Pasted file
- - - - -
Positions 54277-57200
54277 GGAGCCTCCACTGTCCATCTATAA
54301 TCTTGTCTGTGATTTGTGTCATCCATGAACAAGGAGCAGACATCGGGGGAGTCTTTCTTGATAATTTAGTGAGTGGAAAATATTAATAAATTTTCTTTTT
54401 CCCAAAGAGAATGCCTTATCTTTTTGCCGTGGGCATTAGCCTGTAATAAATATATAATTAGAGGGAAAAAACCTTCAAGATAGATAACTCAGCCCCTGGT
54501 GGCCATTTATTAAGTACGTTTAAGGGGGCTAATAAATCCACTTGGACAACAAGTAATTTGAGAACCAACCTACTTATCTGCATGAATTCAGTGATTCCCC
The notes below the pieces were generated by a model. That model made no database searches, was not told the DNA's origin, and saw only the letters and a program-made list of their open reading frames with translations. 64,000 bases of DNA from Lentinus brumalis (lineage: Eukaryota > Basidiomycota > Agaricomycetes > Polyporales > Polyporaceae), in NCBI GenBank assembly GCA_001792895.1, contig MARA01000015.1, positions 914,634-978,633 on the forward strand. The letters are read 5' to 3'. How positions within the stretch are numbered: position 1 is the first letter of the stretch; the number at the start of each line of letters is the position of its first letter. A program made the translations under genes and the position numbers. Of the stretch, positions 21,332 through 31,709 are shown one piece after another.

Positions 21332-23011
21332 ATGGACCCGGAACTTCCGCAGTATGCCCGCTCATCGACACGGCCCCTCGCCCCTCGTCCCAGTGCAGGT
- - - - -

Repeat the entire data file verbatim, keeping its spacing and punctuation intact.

Positions 54277-57200
54277 GGAGCCTCCACTGTCCATCTATAA
54301 TCTTGTCTGTGATTTGTGTCATCCATGAACAAGGAGCAGACATCGGGGGAGTCTTTCTTGATAATTTAGTGAGTGGAAAATATTAATAAATTTTCTTTTT
54401 CCCAAAGAGAATGCCTTATCTTTTTGCCGTGGGCATTAGCCTGTAATAAATATATAATTAGAGGGAAAAAACCTTCAAGATAGATAACTCAGCCCCTGGT
54501 GGCCATTTATTAAGTACGTTTAAGGGGGCTAATAAATCCACTTGGACAACAAGTAATTTGAGAACCAACCTACTTATCTGCATGAATTCAGTGATTCCCC
The notes below the pieces were generated by a model. That model made no database searches, was not told the DNA's origin, and saw only the letters and a program-made list of their open reading frames with translations. 64,000 bases of DNA from Lentinus brumalis (lineage: Eukaryota > Basidiomycota > Agaricomycetes > Polyporales > Polyporaceae), in NCBI GenBank assembly GCA_001792895.1, contig MARA01000015.1, positions 914,634-978,633 on the forward strand. The letters are read 5' to 3'. How positions within the stretch are numbered: position 1 is the first letter of the stretch; the number at the start of each line of letters is the position of its first letter. A program made the translations under genes and the position numbers. Of the stretch, positions 21,332 through 31,709 are shown one piece after another.

Positions 21332-23011
21332 ATGGACCCGGAACTTCCGCAGTATGCCCGCTCATCGACACGGCCCCTCGCCCCTCGTCCCAGTGCAGGT